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Employment Discrimination And … Hair Styles?

In today’s atmosphere, it can seem as though every tiny detail can be grounds for a discrimination claims. Employers are often accused of mistreating people on grounds that are, by and large, more than a bit farfetched. However, some seemingly inane or mutable characteristics can be a very real barrier to employment, especially when race issues are thrown into the proverbial mix. Hairstyles are one of the most talked-about questions in employment discrimination jurisprudence in the last few years, and the debate may affect you if you are uninformed.

Policy Must Be Neutral

Many employers have dealt with issues related to the office dress code, of which hairstyles and facial hair are a part. Normally, if someone’s hair or facial hair is deemed to be unprofessional or worn in a manner inconsistent with the dress code, an employer has grounds to require it be changed. However, there are certain cases in which hair or other types of dress are closely related to a protected characteristic, meaning that potential problems await an employer who tries to regulate such things out of hand.

This type of discrimination, which affects people at point of impact (rather than being a facially discriminatory policy), is referred to as disparate impact discrimination. A company may enact a policy—for example, no beards on male employees—intending for it to be facially neutral, but in reality, it may affect certain minorities. This very situation may be discriminatory against Sikhs and other religious sects that have requirements for men to refrain from shaving. The employer may not have meant harm by the policy’s enactment, but screening out candidates with beards may implicate Title VII of the Civil Rights Act of 1964 (because religion is a protected class).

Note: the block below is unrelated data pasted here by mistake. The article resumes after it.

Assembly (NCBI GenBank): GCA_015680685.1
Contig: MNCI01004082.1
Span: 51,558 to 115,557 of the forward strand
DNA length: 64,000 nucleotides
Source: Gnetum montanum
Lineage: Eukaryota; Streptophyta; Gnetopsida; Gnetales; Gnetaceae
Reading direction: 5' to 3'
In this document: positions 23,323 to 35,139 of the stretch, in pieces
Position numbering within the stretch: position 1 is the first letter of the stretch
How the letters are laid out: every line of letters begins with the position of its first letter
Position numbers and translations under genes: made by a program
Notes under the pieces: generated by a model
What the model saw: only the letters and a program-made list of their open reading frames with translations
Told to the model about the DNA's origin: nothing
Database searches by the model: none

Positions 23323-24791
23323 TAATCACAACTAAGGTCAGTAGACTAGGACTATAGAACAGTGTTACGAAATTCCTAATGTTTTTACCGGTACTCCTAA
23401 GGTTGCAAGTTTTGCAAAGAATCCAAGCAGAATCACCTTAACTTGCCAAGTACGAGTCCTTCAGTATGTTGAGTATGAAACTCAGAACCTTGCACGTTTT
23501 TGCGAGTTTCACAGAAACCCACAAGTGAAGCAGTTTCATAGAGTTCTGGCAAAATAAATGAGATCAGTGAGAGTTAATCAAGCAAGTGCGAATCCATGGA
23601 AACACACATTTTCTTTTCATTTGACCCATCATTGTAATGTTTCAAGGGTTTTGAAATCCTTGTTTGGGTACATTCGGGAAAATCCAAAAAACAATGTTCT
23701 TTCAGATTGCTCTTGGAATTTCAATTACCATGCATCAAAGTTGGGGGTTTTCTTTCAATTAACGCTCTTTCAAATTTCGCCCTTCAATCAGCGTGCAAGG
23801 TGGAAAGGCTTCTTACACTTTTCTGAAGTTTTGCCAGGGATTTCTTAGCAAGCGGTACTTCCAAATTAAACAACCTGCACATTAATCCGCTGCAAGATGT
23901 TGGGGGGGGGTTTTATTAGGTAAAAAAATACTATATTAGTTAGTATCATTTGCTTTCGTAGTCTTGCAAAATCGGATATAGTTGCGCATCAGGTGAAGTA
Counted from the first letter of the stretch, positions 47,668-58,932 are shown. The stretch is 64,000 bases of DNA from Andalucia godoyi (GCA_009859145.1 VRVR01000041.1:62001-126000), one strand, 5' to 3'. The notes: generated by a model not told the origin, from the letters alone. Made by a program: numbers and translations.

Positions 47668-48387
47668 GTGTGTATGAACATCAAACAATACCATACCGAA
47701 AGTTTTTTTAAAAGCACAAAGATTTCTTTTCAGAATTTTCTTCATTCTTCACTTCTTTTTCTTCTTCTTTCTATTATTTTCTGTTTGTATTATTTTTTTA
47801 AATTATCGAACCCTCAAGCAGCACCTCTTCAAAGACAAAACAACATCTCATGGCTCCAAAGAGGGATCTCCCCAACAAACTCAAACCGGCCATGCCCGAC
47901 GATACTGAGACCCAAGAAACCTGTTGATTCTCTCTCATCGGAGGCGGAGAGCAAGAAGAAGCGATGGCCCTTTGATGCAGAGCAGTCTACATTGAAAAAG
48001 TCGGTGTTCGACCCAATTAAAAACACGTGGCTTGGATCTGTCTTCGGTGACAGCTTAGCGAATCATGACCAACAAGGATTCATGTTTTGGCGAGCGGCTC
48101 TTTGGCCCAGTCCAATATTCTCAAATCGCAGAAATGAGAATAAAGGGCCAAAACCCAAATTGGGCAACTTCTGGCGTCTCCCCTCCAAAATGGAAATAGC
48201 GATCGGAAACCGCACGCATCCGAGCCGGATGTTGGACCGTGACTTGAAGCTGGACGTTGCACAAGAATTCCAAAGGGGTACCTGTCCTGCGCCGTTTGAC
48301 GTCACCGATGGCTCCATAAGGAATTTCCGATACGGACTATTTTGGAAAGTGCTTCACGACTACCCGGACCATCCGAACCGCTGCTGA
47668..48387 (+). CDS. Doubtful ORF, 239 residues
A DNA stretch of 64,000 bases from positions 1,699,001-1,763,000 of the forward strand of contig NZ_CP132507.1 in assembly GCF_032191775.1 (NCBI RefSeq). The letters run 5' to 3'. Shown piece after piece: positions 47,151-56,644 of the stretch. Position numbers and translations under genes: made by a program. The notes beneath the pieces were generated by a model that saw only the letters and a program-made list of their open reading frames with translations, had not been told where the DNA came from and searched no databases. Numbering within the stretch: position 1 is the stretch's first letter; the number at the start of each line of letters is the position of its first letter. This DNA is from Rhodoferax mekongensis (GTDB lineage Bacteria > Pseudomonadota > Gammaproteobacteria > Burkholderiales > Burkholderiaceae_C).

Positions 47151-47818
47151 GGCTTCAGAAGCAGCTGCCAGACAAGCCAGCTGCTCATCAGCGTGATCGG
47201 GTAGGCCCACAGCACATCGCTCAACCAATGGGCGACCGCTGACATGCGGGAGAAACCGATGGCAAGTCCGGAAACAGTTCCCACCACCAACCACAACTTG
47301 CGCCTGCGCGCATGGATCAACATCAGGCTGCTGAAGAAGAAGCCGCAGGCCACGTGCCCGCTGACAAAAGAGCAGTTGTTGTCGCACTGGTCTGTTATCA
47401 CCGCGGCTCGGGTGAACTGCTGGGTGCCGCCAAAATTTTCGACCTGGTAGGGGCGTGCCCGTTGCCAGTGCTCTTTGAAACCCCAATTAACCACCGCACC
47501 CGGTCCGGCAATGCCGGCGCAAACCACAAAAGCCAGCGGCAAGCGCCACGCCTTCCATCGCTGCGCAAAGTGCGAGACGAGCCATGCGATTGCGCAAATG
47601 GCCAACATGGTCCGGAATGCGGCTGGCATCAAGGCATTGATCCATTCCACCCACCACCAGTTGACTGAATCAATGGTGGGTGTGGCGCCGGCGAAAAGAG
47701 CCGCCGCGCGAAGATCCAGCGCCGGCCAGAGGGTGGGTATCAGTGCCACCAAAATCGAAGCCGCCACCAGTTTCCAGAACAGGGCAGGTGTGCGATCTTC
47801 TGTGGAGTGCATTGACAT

Women Of Color Disproportionately Affected

In recent years, the most common examples of these cases have been suits dealing with women of color’s natural hair, and the styles in which employers are allowing it to be worn. Scientifically, the texture of hair belonging to people of African ethnicities is noticeably different than that of Caucasian people, meaning that the styles required to keep their hair healthy are different than those traditionally worn by Caucasian women. However, employers have commonly held that these natural styles are somehow unprofessional or unkempt. This culminated in the case of Chastity Jones, whose employment offer was rescinded after she refused to cut off her locs. She brought suit and triumphed, but her employer won on appeal and the Supreme Court has refused to grant certiorari.

While as of this writing, no jurisprudence has supported the argument that such double standards are unjust, there is much to be said for the argument. It is important for employers to keep this case in mind, because even without a case on point, employees may make the argument that dress code policies that require Eurocentric hairstyles for women of color are discriminatory in their impact. African hair requires different treatment than Caucasian hair. For many women of African descent, they are forced to choose between their jobs and the health of their hair and scalp, which may seem to be a clear case of disparate impact. Only time will tell.

Call An Experienced Attorney

While employers have a right to ensure their staff look appropriate, the metric of ‘appropriate’ must not be defined by stereotypes, or Title VII may become a factor in the dispute. If you have questions about your rights under the Civil Rights Act, contacting an employment law attorney may be a good idea. A. Christopher Potts has years of experience standing up for employee rights. Contact the firm of Hitchcock & Potts today to speak with a knowledgeable employment discrimination lawyer.

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